Installation of a DP transmitter that uses static tubing to sense the process is another very common level device. The chief issues here are plugging of the static lines and the dependence of the device on the gravity of the material in the vessel and the gravity of the material in the static lines. (Turning off the heat trace on the static lines of a level transmitter on a boiler drum can cause the reading to drift significantly!) Also watch out for issues on the low side impulse line. Trapped condensate or even continuous gas condensation can shift the zero.

Cost: $. This is one of the cheapest level options.

Ultrasonic transmitters:
Ultrasonic transmitters depend on the vapor within the vessel to transmit the ultrasonic waves. The level reading is affected when those vapor properties change due to varying pressure, temperature, or composition. The signal is also attenuated if there is agitation, foam, fumes, or dust present. If any of these conditions are present or could be present, an ultrasonic device may not work. Also, know and understand the blanking distance of the device. If the level should rise within this distance of the sensor, the transmitter will suddenly switch from reading a high level to reading no level at all.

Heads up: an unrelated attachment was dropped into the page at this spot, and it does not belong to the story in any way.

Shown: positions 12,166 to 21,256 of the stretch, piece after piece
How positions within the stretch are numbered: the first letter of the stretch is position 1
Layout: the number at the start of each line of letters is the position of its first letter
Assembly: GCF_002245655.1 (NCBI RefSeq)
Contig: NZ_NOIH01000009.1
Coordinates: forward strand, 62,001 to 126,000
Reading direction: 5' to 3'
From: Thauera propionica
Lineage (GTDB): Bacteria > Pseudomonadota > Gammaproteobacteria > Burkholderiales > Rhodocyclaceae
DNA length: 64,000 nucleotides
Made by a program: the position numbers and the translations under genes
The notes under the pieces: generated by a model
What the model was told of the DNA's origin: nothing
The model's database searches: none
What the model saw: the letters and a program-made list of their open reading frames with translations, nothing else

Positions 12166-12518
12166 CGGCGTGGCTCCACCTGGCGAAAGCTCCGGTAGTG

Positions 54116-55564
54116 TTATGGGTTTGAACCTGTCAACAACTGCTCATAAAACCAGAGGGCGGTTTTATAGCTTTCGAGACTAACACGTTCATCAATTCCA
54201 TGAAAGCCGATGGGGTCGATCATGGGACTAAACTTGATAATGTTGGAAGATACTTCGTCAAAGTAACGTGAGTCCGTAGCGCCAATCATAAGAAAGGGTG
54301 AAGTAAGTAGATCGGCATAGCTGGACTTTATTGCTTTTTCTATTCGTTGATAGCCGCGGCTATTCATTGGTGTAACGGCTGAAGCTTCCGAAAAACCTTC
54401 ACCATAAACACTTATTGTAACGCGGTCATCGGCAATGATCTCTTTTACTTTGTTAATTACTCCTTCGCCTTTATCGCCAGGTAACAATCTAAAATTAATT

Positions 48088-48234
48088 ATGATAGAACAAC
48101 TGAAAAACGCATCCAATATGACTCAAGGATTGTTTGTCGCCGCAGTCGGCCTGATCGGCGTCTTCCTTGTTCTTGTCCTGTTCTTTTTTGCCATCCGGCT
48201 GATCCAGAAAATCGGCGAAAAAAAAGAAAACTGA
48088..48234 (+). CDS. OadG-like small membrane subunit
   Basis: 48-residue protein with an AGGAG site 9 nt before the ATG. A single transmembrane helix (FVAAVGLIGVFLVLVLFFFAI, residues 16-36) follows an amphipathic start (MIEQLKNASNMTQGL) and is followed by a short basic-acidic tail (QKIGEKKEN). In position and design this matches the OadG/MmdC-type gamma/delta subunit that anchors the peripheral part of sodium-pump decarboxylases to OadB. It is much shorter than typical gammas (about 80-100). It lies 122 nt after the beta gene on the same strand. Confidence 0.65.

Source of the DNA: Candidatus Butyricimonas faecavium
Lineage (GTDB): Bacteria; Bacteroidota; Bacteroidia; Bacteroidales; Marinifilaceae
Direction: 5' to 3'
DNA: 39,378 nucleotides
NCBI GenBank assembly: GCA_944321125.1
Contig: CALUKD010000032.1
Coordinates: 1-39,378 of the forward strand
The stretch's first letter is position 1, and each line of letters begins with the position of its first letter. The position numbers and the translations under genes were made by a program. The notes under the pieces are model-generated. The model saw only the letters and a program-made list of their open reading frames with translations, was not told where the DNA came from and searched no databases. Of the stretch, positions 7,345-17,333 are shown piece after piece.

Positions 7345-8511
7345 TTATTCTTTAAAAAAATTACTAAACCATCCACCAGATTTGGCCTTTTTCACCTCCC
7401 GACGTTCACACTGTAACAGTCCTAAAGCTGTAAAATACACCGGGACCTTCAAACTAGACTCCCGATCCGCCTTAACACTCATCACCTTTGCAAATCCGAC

Cost: $$.

Radar transmitters:
Unlike ultrasonic transmitters, radar units are generally unaffected by the composition of the vapor space, unless the temperature or pressure swings significantly. Radar transmitters do require a minimum dielectric constant of the material they are measuring, and they can be sensitive to vessel geometry. Also a noncontact radar can struggle with a slanted surface or excessive surface turbulence. Perhaps the most troublesome problem is inconsistent readings at very low levels. Obtaining accurate readings at empty/near-empty conditions can be difficult. There are a lot of options when selecting a radar—frequency, antenna type, guided versus noncontact—and each has advantages and disadvantages. It is usually wise to consult the vendor’s experts, and let them help you select the best option for your application. Be sure they have accurate vessel drawings and a good understanding of the process conditions. Also look out for the location of feed piping, as the incoming materials can affect the reading.